Brian: You know what your real problem is? You cannot handle the fact that for the first time in your life, you need me.
Joe: No, I don’t need you.
Brian: Oh, the hell you don’t. I’m the only thing keepin’ this airline from going down the tubes, big man.
Joe: If it took memore than ten minutes to replace you, I’d be shocked.
Brian: Replace me faster than it takes to get your hair done right in the morning? Keep dreamin’. ‘cause without me, Sandpiper’s history, bub.
Joe: Oh, you really think so, huh?
Brian: Oh, I know so. Nobody would want this job. Nobody could stand this job. The only reason I stayed this long, was so I could get my hours up, so I could start flyin’ for a major carrier.
Joe: Well, in case you haven’t noticed, the pilots at T.W.A. do not wear t-shirts that say, “I brake for Superman”.
Brian: Well, when I start flyin’ big time, I’ll start dressin’ big time. Now, if you’ll excuse me, I have to go fly a plane. Unless you’d…oh, sorry.
Brian steps out.
Brian: Ok, load ‘em up, Fay.
Fay talks on the PA.
Fay: Sandpiper Air Flight 7 will now begin boarding.
Joe steps out of the office.
Joe: Fay, cancel that flight.
Fay: Due to unforeseen difficulties, Flight 7 has been canceled.
Brian: Joe, don’t be a jerk. Fay, do the announcement.
Fay: Re-announcing the re-boarding of flight 7.
Joe: Cancel it.
Fay: Uh, Sandpiper Air flight 7 has been re-canceled.
Joe approaches the Sandpiper Air counter.
Joe: You’re fired.
Fay: Me? He’s the one—
Joe: No, no, not you, Fay.
Brian; Oh, so I-I’m fired, huh? Well, I guess this is, uh, where I’m supposed to say, “You can’t fire me. I quit.” Well, I’m not going to, because I want you on the hook for unemployment.
Brian walks away.
Brian: Oh, what the hell? You can’t fire me! I quit!
Joe: Fay, I guess you’re gonna have to—
Fay: No-uh, no, sir. No way. You want another announcement, you make it yourself.
Joe is on the phone.
Joe: So, you’re calling about the pilot’s job, huh? Yeah, it’s still open. Uh-huh, that’s right, a Cessna 402. Well, the salary I had in mind was a little lower than that. Lower. Uh, lower. Yeah, lower. Look, I—I don’t think this is gonna work out. Thanks anyway. Lower.
Helen enters the Sandpiper Air office.
Helen: Hey, Joe, how’s the pilot search goin’?
Joe: Well, you think I would’ve found someone in four days. I didn’t realize I was paying so badly. Yesterday, I had somebody turn me down to be the heat lamp guy at McDonald’s.
Helen: So what are you gonna do?
Joe: I don’t know. I made this month’s payments with the last of my savings. That still leaves the gate rental, uh, insurance, and fuel bills. Everyday the plane doesn’t fly, I get that much closer to shutting down for good.
Joe: Yeah? Lower.
Joe hangs up and sighs.
Helen: Hey, I jus had an idea. I know a pilot that might want the job.
Joe: R-r-really? That’s great. Who is it?
Helen: Well, rumor has it you two took baths together when you were little.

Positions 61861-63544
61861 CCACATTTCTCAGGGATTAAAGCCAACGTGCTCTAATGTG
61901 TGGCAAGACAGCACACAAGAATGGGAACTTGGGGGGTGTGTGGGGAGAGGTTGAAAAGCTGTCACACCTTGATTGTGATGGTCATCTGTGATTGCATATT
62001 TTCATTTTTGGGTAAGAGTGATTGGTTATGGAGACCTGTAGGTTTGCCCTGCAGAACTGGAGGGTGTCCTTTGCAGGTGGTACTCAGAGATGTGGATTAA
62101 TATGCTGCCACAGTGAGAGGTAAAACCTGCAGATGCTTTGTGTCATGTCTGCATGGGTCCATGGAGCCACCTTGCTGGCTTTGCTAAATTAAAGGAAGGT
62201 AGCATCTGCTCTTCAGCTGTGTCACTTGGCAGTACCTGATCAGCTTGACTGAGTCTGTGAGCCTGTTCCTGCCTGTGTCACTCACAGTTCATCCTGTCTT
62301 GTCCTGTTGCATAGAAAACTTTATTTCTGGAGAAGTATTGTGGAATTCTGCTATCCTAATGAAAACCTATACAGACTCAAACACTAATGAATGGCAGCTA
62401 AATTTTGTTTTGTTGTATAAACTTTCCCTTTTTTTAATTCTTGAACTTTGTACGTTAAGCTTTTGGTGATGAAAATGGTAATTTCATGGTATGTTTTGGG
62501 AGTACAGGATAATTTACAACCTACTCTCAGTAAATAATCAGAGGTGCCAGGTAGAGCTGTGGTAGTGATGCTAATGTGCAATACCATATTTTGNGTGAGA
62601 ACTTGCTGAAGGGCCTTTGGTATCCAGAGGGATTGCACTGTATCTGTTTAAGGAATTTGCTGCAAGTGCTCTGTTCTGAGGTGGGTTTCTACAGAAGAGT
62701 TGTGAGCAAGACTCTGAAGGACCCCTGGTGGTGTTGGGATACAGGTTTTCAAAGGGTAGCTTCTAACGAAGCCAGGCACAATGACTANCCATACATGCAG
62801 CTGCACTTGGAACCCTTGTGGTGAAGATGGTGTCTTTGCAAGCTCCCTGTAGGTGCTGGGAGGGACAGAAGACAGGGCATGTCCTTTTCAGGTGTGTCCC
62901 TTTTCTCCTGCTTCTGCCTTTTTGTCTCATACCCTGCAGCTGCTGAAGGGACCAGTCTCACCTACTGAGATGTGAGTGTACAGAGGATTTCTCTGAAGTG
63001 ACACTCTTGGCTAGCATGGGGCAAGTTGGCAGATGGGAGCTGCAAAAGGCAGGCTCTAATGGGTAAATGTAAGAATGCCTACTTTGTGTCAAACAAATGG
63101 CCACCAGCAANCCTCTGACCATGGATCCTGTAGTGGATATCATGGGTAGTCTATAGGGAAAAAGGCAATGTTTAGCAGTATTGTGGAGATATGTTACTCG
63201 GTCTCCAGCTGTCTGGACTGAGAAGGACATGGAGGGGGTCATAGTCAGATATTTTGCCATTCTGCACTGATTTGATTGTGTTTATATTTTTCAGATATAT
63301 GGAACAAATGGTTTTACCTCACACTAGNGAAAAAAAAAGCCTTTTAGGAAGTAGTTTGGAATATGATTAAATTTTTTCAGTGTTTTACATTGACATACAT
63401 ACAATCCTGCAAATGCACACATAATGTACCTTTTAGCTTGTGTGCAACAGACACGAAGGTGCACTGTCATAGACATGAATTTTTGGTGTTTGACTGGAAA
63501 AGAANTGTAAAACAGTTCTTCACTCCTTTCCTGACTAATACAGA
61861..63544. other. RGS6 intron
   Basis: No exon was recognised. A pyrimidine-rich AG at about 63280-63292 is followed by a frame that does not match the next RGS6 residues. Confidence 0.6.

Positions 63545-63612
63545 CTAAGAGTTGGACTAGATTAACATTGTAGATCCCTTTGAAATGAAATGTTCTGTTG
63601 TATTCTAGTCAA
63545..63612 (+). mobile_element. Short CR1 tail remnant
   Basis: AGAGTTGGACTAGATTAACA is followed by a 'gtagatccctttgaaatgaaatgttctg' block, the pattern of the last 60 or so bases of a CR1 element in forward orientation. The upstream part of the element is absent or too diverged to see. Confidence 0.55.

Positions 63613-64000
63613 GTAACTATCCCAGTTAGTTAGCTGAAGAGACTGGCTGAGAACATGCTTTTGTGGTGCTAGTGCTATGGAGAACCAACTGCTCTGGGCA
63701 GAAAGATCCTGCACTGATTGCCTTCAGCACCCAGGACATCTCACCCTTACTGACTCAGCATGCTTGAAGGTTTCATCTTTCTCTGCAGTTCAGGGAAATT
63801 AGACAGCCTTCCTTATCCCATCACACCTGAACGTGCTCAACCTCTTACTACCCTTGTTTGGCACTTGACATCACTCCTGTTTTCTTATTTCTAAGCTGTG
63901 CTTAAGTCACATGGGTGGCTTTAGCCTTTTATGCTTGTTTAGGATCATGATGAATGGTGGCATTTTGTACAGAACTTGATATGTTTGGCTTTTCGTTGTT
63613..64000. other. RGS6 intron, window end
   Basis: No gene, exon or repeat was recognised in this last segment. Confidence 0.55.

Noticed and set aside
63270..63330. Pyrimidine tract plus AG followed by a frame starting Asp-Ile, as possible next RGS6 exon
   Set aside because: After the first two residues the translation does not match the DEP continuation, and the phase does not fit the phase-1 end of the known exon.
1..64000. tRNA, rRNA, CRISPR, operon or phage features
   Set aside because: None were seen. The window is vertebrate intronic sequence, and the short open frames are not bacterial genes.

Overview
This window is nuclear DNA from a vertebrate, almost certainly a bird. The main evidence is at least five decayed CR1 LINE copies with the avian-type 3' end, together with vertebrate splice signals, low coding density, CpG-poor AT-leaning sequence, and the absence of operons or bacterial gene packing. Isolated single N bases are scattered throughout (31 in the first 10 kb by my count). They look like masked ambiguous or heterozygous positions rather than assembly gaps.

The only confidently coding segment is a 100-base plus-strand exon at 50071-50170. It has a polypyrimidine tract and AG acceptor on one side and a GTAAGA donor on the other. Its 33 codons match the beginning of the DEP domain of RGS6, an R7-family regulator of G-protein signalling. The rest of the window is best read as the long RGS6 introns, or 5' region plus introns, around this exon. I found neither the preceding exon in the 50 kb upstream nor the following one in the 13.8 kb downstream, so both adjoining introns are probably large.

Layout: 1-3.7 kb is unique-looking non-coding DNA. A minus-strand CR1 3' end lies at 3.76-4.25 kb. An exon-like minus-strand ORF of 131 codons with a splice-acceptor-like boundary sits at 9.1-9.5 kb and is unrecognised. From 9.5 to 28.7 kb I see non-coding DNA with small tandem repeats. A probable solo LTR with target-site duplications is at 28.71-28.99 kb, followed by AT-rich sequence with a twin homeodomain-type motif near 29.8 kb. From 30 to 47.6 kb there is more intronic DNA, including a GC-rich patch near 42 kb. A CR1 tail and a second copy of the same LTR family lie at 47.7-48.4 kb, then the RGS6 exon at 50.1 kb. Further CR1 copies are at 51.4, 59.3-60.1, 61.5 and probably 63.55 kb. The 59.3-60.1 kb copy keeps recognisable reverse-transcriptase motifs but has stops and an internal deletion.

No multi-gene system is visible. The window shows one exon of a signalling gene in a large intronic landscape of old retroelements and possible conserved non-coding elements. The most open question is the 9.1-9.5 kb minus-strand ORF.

Joe: Helen, I’m not hiring Brian back.
Helen: I wasn’t necessarily talkin’ about Brian, but since you mentioned him why not?
Joe: Because I’m not. That’s final. Uh, w-why are you so interested in having him back here anyway?
Helen: Because I love him and I’m carrying his baby.
Helen: Don’t be stupid, Joe. You’re so pig-headed sometimes. Just talk to him.
Joe: Hiring Brian back is not an option. Besides, he moved out three days ago. I don’t even know where he is. And I don’t care.
Helen: Ok, you dragged it out of me. He’s in St. Louis. He’s applying for T.W.A. flight school. And here’s his number.
Helen takes out a piece of paper and hands it to Joe. Joe takes it, crumples it and throws it in the trash.
Helen: Joe, I’m just trying to help.
Joe: Well, if you really want to help, then stay out of it.
Helen: Well, you still have to find a pilot, you big jerk.
Helen makes her way out the door.
Joe: I’ll find a pilot. I’ll find a great pilot. Somewhere.
Joe walks to his plane. The hangar gates open and a man enters.
Deke Braverman: You Joe Hackett?
The man approaches Joe.
Deke Braverman: Deke Braverman. I hear you’re having a little problem.
Joe: Yeah, you could say that.
Deke Braverman: I was a captain for Delta for 15 years. Maybe I could help you out.
Joe: Talk about a miracle. I—I—I don’t know what star brought you here, but thank you. Thank you. Thank you, you’re a godsend.
Deke Braverman: We do what we can.
Deke Braverman pulls out something from his pocket and hands it to Joe.
Joe: What’s this?
Deke Braverman: Pair of wings. Saw a notice on the board that you’d lost yours. Got a whole box of these at home.
Joe: You mean, you’re not here to be my pilot?
Deke Braverman: For what you’re paying?
Deke Braverman: Son, I wouldn’t wash your plane for that.
Joe: Hey, these are plastic.
Deke laughs. The hangar doors close. Joe throws the plastic wings. He steps out of the hangar and walks over to the Aeromass counter.
Joe: Roy, draw up another set of papers. I’m ready to sell.
Roy: Don’t toy with me, Hackett.
Joe: I’m serious.
Roy: This is too good. This is too perfect. Shh, shh. Don’t anybody say a word. I wanna bask in the glory of this moment.